“I should preface this by saying that my brother has always been a sociopath,” Brian Litwak told me. “But I had no other choice than to trust him because the doctor had told him, but not me, that I was supposed to die in six months.”
A former teacher, he tells his tale in a nonchalant, matter-of-fact voice. At 78 he's wrinkled and pale, but his eyes still twinkle and his memory seems precise. I hear flickers of anger as he sits, cane in hand, in an armchair across from me.
He has reason to be upset.
Brian is a victim of the financial side of elder abuse. His younger brother, he tells me, stole thousands of dollars from him when Brian moved into an assisted living home in Tucson in 2003..
He came to Tucson from California with about $250,000 and ended up with $12,000. The money, which Brian earned over 33 years as a teacher, started to disappear after his brother was granted a power of attorney to take care of his health issues and finances.
Although his brother thought he didn't have much time left, Brian soldiered on. In 2008, he visited his technologically savvy son in San Francisco, who finally uncovered that Brian’s brother had lied to him about how much his California condominium had sold for (he thought it went for $139,000, he says it actually sold for $295,000).
"Feeling there was something wrong" when he returned to Tucson, Brian unsuccessfully tried to broach the subject with his brother. Things took a turn for the worse when he got a letter from Medicare that said that because he hadn’t paid his fees for five months and was suspended from the program. His brother, he said, had been neglecting these payments.
“That’s very scary for an old person, not to have medical coverage,”he said.
Brian is not alone. More than 500,000 adults will be abused or neglected annually, and that number is probably an underestimate because many people are likely too scared or otherwise unable to seek help.
This is especially concerning when you take into account that the elder population is rapidly increasing. By 2050, 20 percent of the population will be made up of people who are 65 and older, and the fastest growing portion of the population is people 85 and up.
Thankfully, Handmaker — the assisted living home where Brian lives — has a policy where if you’ve been living at their facility for at least three years and your money runs out, they don’t kick you out. Handmaker also doesn't look like your typical assisted living home. With long, wide hallways, tall ceilings and a plethora of windows, it almost has a university feel to it.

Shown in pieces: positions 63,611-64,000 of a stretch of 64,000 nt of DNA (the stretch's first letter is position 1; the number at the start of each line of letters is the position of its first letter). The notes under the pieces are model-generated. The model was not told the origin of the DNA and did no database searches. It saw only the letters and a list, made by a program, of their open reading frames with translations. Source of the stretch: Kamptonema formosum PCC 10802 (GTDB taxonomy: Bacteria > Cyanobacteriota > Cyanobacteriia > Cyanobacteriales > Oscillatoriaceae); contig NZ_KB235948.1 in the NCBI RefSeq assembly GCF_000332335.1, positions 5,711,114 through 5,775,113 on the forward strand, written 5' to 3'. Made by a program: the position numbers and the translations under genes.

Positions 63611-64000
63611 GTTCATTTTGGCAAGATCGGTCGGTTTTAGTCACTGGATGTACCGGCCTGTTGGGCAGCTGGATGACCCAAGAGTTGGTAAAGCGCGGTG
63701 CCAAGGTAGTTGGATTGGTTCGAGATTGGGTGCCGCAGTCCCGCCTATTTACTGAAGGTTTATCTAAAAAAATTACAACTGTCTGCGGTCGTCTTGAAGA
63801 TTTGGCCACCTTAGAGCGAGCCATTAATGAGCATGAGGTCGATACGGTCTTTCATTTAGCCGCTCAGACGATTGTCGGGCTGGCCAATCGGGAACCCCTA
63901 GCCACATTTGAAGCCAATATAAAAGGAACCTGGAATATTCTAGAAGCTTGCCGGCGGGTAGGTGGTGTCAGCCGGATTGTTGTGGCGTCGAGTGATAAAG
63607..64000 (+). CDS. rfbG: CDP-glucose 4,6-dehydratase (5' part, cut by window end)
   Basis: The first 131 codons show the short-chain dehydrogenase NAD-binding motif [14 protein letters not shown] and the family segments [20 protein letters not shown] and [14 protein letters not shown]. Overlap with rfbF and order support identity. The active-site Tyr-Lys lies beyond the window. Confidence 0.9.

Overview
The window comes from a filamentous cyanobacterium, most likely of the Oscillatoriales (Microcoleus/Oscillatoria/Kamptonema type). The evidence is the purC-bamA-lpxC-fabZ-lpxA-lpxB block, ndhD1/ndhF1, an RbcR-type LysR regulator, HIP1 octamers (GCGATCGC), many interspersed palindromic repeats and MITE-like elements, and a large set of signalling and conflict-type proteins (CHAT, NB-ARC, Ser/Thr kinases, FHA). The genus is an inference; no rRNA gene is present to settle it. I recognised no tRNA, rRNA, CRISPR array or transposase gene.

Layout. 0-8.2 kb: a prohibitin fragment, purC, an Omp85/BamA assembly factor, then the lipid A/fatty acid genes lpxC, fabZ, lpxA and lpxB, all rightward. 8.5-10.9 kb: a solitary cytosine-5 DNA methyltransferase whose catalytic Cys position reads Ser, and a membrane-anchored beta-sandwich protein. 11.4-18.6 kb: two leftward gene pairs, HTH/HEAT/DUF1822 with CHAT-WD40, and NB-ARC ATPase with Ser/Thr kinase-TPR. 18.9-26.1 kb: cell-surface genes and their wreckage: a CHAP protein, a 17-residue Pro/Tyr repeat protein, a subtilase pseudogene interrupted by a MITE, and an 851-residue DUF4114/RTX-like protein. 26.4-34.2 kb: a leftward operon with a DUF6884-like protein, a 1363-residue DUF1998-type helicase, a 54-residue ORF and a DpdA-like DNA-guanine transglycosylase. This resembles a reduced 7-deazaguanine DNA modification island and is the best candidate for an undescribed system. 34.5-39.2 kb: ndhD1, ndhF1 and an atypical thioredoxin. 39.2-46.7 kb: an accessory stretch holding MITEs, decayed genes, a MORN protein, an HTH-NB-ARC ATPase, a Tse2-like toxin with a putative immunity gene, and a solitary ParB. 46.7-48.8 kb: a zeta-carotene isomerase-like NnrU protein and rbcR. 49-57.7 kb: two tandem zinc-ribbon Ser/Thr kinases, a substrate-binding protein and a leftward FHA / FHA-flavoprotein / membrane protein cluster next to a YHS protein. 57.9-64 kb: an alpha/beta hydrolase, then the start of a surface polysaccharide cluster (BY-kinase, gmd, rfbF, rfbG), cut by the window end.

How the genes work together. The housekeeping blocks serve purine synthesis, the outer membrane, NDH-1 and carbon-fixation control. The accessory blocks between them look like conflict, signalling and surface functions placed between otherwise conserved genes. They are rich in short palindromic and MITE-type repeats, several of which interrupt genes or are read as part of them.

“Often times, people outlive their money because they live so much longer than they thought they would,” said Lori Riegel, the religious and cultural education coordinator at Handmaker. “In Brian’s case, it was for a different reason.”
When most millennials think of generational justice, what probably comes to mind is the need for society to look out for future generations. This is important, of course, but we also can't forget about our elders.
"Babies need certain things, and at the other end of the scale, we need certain things," Brian said. "It's becoming more prevalent because so many of us are living longer."
For Brian, taking his brother to court proved futile. Through a series of consultations, Brian said he was told that even if his brother did get convicted, "I would be 102 by the time I saw any of the money," he says. "Even I don't count on being here."
Brian lives on a fixed pension. Meanwhile, the price of utilities, rent, and food have all gone up.
But Brian isn't letting his financial woes keep him down. At the end of our conversation, he scoops up his cane, adjusts his Cal baseball cap, proudly rattles off a laundry list of things he's done today and announces that he's off to his physical therapy class.
Though his attitude is inspirational, he shouldn't have to have it. Generational justice isn't just for us — it's for Brian, and our grandparents, too.